A Brief History of Sausalito

From Miwoks to artists, with a bohemian chaser, this now placid seaside town 4 miles north of the Golden Gate Bridge has an intriguing past.

Sausalito’s history dates back to the Coast Miwok people, who lived in these parts for thousands of years. Europeans arrived as early as the 16th century, but white settlement didn’t begin in earnest until Rancho Saucelito (Spanish for “little willow,” for the area’s creekside trees) was established during California’s period of Mexican rule (1821–48). Richardson Bay, the large cove north of Sausalito Ferry Landing, is named for the rancho’s first owner, William Richardson, who made part of his fortune shipping Sausalito water to San Francisco in the 1850s. 

Summer Homes and Patricians

During the 19th century the focus of Sausalito—the spelling changed in the late 19th century—shifted from whaling to yachting and commercial fishing to dairy ranching and shipbuilding and other nautical pursuits. With the advent of regular ferry service, rich San Franciscans built summer homes in the Sausalito hills, as did a wave of English patricians. The working class was well represented along the waterfront in the form of shopkeepers, stevedores, boat builders, and fishermen.

Many visitors from San Francisco arrive by ferry, also used by commuters.

Transportation Hub, Louche Reputation

By the 20th century Sausalito had evolved into a hub of marine transportation, with trains from all over Marin feeding passenger and, later on, car ferries that connected the county to San Francisco. The Golden Gate Bridge, which opened in 1937, rendered obsolete the alternative, a semicircular multicounty inland journey by car—and along with it the commuter-ferry service. As fate would have it, commuter boats were revived a few decades later to reduce the rush-hour crush of cars on the bridge.

During World War II, the W.A. Bechtel Co.’s Marinship factory produced Liberty cargo ships and other vessels for the U.S. navy. (An exhibit at the Bay Model museum on factory site documents the shipbuilding period.)  A century of sometimes seedy port activity, most notably an interlude of rum-running during Prohibition (1920–1933), had secured for Sausalito a louche reputation that transitioned to a bohemian one after the war, when many artists, and in the 1960s, hippies, settled here.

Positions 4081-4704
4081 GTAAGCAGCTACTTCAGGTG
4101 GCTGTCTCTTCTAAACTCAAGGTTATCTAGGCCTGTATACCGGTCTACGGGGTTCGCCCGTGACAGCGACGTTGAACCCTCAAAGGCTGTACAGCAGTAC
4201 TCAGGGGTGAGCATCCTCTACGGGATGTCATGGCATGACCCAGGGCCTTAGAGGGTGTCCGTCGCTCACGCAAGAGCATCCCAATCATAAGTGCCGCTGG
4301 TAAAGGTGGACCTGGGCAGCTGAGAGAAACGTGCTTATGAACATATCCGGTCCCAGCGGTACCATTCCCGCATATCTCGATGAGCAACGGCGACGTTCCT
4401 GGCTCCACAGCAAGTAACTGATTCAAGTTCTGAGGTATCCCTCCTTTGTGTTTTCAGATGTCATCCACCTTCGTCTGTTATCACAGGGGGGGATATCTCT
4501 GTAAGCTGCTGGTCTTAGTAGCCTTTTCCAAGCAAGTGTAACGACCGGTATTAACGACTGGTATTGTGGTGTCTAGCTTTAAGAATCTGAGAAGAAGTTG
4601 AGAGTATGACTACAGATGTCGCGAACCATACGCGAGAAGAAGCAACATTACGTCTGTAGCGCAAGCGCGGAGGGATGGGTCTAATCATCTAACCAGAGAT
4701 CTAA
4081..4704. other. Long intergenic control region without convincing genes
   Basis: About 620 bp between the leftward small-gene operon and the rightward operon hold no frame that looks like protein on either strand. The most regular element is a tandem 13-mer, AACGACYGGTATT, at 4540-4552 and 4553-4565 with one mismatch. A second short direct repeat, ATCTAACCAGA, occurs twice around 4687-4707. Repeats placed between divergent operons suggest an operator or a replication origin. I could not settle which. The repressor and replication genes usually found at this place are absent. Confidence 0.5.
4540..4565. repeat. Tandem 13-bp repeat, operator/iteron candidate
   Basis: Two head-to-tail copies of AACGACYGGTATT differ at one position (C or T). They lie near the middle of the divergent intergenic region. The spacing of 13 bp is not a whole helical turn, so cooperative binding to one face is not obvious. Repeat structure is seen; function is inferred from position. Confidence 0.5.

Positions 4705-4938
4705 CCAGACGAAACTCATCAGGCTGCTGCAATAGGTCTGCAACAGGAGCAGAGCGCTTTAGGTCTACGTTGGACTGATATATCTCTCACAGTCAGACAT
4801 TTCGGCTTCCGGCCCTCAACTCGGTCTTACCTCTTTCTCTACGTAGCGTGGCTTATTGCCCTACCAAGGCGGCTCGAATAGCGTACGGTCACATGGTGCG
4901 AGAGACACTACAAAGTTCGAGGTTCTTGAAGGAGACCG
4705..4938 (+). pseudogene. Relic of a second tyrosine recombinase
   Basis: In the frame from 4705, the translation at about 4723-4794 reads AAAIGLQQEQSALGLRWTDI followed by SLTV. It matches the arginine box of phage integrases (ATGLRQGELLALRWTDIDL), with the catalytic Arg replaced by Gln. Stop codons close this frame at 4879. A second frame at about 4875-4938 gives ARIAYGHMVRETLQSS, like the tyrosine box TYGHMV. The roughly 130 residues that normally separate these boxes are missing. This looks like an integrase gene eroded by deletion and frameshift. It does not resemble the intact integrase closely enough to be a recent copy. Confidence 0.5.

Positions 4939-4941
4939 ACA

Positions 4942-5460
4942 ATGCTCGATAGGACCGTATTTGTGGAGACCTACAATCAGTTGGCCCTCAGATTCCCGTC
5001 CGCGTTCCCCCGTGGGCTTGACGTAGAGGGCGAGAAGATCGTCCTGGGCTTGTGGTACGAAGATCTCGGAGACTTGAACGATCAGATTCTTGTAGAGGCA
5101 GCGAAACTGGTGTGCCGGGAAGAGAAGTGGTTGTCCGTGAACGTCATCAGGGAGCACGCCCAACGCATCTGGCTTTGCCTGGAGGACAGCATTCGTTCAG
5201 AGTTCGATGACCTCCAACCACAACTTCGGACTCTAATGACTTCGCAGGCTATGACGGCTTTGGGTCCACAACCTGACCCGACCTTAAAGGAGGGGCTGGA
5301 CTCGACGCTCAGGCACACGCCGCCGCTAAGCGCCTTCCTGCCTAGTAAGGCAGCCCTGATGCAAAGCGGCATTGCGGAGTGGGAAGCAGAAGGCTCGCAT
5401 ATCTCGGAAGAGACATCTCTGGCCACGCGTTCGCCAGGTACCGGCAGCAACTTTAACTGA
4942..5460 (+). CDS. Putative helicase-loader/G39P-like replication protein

Sausalito’s visitor center is inside a former ice house.

In Search of the Past

Some downtown buildings bear plaques describing their history and Sausalito’s, but much of this tourist mecca’s past is barely detectable if you don’t know where to look. A good place to start is the downtown visitor center, a renovated icehouse that holds exhibits about the city’s history and key personalities. Among the latter is Sally Stanford (1903–82), a former San Francisco madam who ran a popular restaurant in town and briefly served as mayor. 

Artistic Legacy

The area’s artistic legacy manifests itself in the many galleries you’ll discover and at the entertaining and well-attended Sausalito Arts Festival, held on Labor Day weekend (early September). The IDESST Sausalito Portuguese Cultural Center publishes a lengthy walking tour guidebook of sights and attractions connected with Portuguese immigrants and their descendants, many of whom built boats or ran dairies in southern Marin. The website of the Sausalito Historical Society, which runs the visitor center, has a page about the city’s history and links to more information.


More About Marin County

Marin County’s Bounty

Great Marin County Hikes

Abbotts Lagoon
Battery Mendell to Battery Townsley
Coastal, Wolf Ridge, Miwok Trails Loop
Mount Tamalpais Muir Woods Loop
Rodeo Lagoon to Point Bonita Lighthouse
Rodeo Lagoon Trail Loop
Roy’s Redwoods Open Space Preserve
Tennessee Valley
Tule Elk Preserve

This story first appeared online in 2017; it was fact-checked and updated in 2020.

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